3 Reasons Why You'll Never Be Good Enough for a Relationship


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And a Better Way to See Things

By Mary R. Dittman, M.B.A.


Have you ever wondered what was wrong with you that you were still single?

I spent a lot of years and money trying to figure out why I could never have a successful relationship. 

I would start therapy sessions with a new counselor with the instruction that we needed to determine what was wrong with me and fix it so I could get married.

I read every relationship book, listened to every dating podcast, tried every self-improvement hack.  I wondered if I was not thin enough, not pretty enough, not elusive enough, too elusive.

When I was 40, I considered that maybe something was just wrong with me - like the wiring in my brain must be deeply flawed.  So flawed that nobody could figure it out, but clearly there was something wrong with me that was the cause of my singleness. 

It wasn’t visible: I have a good figure, I keep myself up, I look way younger than my actual age.  I’m successful, I’m financially stable, I’m physically, mentally, and emotionally fit.  I’m independent and caring. 

There was no obvious reason for me to be single, so it must be some defect deep inside.


But then I started noticing that a lot of really screwed up women are married, and a lot of really great women get left by their husbands. 

And if all these Ph.D.’s I was hiring couldn’t find what was wrong with me, how could an average Joe that I would date figure it out?

I got to the point where I just wanted to be at peace with myself. 

I spend a lot of time alone (as many singles do), and I knew I had to get comfortable with being with me.  In the words of Marianne Williamson, “How could I expect him to want to spend the evening with me - I didn’t even want to spend the evening with me!”

Here’s how I got over my belief that there was something wrong with me:

“I’m not good enough” translates into lack of confidence.  You don’t ever have to tell anyone you think there’s something wrong with you.  They’ll just pick up on it.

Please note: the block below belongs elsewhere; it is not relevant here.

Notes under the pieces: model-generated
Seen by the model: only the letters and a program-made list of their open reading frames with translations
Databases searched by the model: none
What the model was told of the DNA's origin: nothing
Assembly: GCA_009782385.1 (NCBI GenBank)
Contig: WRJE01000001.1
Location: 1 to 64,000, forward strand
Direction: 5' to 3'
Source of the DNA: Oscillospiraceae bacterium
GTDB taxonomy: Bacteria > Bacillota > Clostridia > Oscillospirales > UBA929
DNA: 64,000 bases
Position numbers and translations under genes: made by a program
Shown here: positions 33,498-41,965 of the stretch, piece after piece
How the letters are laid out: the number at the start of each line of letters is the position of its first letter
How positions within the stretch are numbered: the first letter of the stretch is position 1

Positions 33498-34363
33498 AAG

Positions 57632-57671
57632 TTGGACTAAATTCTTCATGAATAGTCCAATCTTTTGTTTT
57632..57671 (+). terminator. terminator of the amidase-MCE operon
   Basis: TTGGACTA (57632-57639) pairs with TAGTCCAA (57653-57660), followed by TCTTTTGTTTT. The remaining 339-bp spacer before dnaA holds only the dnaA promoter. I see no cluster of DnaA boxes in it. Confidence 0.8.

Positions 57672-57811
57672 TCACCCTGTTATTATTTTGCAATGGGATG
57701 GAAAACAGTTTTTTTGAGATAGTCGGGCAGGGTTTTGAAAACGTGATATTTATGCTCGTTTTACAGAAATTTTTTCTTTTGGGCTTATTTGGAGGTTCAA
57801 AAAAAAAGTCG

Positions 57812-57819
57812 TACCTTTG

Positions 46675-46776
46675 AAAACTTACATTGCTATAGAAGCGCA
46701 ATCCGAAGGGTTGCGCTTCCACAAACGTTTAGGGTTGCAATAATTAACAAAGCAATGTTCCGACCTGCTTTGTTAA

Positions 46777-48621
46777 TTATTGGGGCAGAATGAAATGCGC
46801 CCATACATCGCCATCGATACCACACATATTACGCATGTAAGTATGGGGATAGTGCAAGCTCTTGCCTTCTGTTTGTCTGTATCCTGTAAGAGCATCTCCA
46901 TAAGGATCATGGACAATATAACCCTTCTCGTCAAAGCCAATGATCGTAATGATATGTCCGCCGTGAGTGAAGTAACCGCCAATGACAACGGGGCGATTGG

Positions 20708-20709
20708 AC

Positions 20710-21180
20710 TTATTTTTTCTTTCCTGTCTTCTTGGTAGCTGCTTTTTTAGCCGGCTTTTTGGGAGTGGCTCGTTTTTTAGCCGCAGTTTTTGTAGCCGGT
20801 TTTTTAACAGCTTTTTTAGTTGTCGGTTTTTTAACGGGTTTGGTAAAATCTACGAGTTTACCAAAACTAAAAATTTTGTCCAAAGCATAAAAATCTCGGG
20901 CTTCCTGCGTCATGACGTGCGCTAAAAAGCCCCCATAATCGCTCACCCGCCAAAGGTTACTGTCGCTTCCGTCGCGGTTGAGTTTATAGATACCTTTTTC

To them, it will feel like you are hyper-critical (you are - mostly of yourself).  Or that you are judgmental (you are - of yourself).  Or that you are uptight (you are - you’re constantly looking for your flaws). 

The problem is, people will assume you are hyper-critical, judgmental, and uptight towards THEM, not towards yourself, and you end up being unattractive (as in, not attracting what you want). 

You’re not relaxed and confident; how could you be - you’re constantly trying to ferret out your demons and shortcomings.

Men love confidence.  When you think something is wrong with you, you are NOT exhibiting the one characteristic most men define as “sexy”: confidence. 

One year, I was with a boyfriend at his sister’s house.  The family had donned bathing suits and were frolicking on a homemade water slide - a tarp and a hose. 

I passed, as I didn’t feel comfortable being so exposed in front of my boyfriend’s family and their friends.  But, I watched his sister, who was a short woman with a pear-shaped body. 

Her thighs were significantly larger than the rest of her body and were jiggling with cellulite.  I noticed, because this is the part of my own body that I am most critical of. 

But, what struck me was how super sexy she was.  She was running, having fun with her kids, enjoying the moment - she was confident, she was laughing, and in that moment, I thought she was the most attractive woman I’d ever seen. 

When you are confident, you give a man confidence that he has chosen well in you.  Her husband looked at her with pride and love.  It’s not your thighs keeping men away, it’s your lack of confidence.

Men don’t want perfection.  They want realness.  Most men would rather be with a woman who is fun and accepting than fussing over the dust and scrubbing the floors. 

Men don’t want to hear you criticize your body or agonize over your “bad hair day.”  They don’t care.  If they do, you’re dealing with a control freak or a closet homosexual. 

Good guys want a woman who takes care of herself without being obsessive.  Who keeps a neat home without  being a germaphobe.  Who has confidence, but is vulnerable.

When I finally decided the only thing wrong with me was that I thought there was something wrong with me, I relaxed and started feeling that peace that I craved. 

To me, that’s the One-Derful Life: having peace even when things haven’t turned out how I’d hoped.

Before I forget - if you need some help getting over a broken heart, check out my ABC's of healing.  You'll be on your way to a One-Derful Life!

Question: Have you ever wondered if you were single because there was something “wrong” with you?


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